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Barbie Movie Was More Than Kenough

Barbie and Ken starting their adventure to the real world.
Barbie and Ken starting their adventure to the real world.

Because I am not normal, I went and saw the Barbie movie three times in theaters. Every time, I felt like I understood and appreciated the film more. Now, nearly two months after my first time seeing Barbie, I can conclude it’s one of my favorite movies ever. I left the theater feeling incredibly happy and also reflective about the numerous deep messages Barbie conveyed. I went from laughing, to crying, to laughing, in less than 4 minutes. Here are a few reasons why I gleefully saw Barbie three times. 

The entirety of the Barbie movie was visually stunning. The amount of effort that solely went into the Barbie Dreamhouses is impressive, let alone the whole fantasy come true that is Barbieland. The thought process behind every detail is amazing. For example, there’s a slide in Barbie’s Dreamhouse, but Barbie (Margot Robbie) always just floats down to her car because kids only ever carry Barbie places. Another piece that pulled the Barbie movie together so well for me was the costuming. Every outfit felt so perfect and matched Barbie’s energy perfectly. But not just for Barbie, Ken’s (Ryan Gosling) costumes were also perfect for his character and the changes he went through in the movie. 

Contrary to some beliefs, I think Margot Robbie and Ryan Gosling were an amazing pair to play the iconic doll duo. They executed the roles in a way that can make you think they were destined to play Barbie and Ken. America Ferrara was astonishing in her role as Gloria, a mom drifting from her daughter who also helps save Barbieland from the patriarchy thanks to her impactful way of delivering words. Kate McKinnon embraced her role as Weird Barbie in a way that had the audience laughing hysterically, but also really spoke to women’s souls. 

Unlike some people think, the Barbie movie wasn’t a shallow movie solely about dolls and pink. Hidden beneath the humor that most definitely had audiences laughing, Barbie had various messages valuable to any viewer. One struggle Barbie tackled was the concept of purpose and existence. Barbie questions why she was created and how to deal with staying perfect and happy. Ruth Handler is the one who guides Barbie into choosing to live her own life instead of falling back into her falsely perfect life. The takeaway here is that even Barbie herself, the doll created to be perfect, isn’t “good enough” for the standards set for women. It gives perspective to viewers about just how hard it is to navigate the world as a woman.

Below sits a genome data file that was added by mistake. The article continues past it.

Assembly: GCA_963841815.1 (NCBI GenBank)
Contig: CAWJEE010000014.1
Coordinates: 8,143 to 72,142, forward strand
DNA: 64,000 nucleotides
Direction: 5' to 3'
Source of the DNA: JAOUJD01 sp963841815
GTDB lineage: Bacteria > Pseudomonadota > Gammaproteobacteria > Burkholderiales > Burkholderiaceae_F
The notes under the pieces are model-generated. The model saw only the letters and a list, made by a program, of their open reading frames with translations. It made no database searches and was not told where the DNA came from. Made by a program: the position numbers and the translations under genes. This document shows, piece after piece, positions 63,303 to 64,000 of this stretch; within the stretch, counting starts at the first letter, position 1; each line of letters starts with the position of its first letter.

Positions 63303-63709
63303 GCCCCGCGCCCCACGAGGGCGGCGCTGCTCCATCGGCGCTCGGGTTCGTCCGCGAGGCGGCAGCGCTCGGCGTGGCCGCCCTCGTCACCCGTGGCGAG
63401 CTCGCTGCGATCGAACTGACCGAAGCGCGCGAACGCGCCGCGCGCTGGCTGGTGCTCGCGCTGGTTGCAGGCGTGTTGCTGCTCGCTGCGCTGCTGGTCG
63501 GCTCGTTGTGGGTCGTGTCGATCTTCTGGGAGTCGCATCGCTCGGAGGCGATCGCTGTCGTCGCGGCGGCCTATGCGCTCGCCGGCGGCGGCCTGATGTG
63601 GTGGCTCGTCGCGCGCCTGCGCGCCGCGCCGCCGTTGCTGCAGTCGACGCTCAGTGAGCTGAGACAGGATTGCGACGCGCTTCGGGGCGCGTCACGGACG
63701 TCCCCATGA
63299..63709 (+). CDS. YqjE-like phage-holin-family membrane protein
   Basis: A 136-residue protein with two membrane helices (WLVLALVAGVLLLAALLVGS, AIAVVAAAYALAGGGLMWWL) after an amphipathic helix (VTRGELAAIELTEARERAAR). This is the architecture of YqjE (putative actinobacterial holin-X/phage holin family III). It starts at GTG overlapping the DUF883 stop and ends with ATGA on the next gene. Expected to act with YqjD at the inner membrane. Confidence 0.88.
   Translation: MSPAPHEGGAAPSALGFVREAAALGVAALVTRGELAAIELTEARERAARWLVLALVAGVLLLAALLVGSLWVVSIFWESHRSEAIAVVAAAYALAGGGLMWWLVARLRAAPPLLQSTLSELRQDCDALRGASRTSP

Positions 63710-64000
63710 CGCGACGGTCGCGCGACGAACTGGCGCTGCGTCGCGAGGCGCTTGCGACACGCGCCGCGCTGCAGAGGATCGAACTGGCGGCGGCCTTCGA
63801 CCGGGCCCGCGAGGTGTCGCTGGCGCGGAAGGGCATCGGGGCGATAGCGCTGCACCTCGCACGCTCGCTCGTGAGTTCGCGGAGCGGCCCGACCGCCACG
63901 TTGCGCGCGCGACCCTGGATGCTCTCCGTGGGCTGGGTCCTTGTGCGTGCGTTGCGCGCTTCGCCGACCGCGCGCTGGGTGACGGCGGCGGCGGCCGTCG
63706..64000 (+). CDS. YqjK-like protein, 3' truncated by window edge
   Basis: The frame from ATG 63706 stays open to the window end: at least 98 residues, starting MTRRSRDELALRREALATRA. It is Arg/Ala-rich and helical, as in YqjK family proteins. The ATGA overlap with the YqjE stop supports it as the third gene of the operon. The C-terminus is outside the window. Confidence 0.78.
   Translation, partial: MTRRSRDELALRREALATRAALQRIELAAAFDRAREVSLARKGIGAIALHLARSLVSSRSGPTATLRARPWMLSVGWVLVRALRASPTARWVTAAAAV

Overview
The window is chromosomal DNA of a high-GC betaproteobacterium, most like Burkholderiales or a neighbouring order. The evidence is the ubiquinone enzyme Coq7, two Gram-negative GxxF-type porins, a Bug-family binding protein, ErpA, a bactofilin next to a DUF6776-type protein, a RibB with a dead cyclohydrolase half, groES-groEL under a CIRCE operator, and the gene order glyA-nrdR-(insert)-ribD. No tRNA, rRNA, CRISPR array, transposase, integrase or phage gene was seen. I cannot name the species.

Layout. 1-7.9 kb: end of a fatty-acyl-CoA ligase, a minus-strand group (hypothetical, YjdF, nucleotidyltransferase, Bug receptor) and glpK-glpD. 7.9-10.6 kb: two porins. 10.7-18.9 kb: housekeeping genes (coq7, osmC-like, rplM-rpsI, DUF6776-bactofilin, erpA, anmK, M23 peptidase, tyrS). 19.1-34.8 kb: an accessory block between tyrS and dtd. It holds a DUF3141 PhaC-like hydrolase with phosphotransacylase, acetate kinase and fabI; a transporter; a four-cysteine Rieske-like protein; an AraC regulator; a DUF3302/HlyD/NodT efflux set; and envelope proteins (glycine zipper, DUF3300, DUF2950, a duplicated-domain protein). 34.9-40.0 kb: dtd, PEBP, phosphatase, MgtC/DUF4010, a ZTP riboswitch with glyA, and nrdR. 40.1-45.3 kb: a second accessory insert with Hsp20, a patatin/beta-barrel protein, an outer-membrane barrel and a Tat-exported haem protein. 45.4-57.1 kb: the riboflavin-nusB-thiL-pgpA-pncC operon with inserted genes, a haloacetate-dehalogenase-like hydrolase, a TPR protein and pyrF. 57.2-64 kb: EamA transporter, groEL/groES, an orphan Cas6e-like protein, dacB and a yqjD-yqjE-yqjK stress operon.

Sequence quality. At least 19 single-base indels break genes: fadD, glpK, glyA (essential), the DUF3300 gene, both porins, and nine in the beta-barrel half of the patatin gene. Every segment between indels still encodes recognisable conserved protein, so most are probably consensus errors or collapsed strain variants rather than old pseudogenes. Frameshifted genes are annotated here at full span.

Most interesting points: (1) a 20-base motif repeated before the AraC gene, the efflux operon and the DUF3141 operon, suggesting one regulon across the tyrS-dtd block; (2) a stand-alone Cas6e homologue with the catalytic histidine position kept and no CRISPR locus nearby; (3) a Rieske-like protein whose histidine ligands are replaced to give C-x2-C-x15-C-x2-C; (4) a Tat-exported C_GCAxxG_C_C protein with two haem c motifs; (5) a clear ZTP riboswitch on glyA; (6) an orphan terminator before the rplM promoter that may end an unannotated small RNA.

Another all too realistic issue Barbie grappled with is the patriarchy, or the system society has normalized where men are put into positions of power and generally exclude women. After discovering the patriarchy and the ways it would benefit his life, Ken decides it’s exactly what Barbieland needs and soon Barbieland is Kendom, and the Dreamhouses are turned into Mojo-Dojo-Casa-Houses. Kenland is a pretty accurate representation of real life society in which men push women around and women are expected to comply  with everything men decide. Thankfully, Gloria and her powerful words describing the unrealistic expectations women have to put up with, snap the patriarchy-brainwashed Barbie’s back to their old reality where women run the world.     

The last prominent message in Barbie is the emphasis on not needing a significant other to feel happy, fulfilled, and successful. In the beginning of the film, Ken’s life purpose is to have Barbie’s approval and attention. However, Barbie doesn’t reciprocate the romantic feelings Ken has for Barbie. By the end of the film, Ken learns that he doesn’t need Barbie to say hi to him in order to have a good day. Ken can have other purposes in life instead of just existing for Barbie. This teaches viewers that you don’t need a romantic relationship to be happy. 

To wrap things up, if you still haven’t seen Barbie and you’re on the fence, take the leap and go see it. I promise it’ll be more than worth your time. The Kenergy from the film is unmatched.

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About the Contributor
Hannah Stickney, Staff Writer

Hi, I’m Hannah and I’m a Junior. This is my third year in Journalism and my second year writing for the Banner. I’m doing the digital media program at CAL. I love reading and writing, Taylor Swift, the beach, and sunsets.

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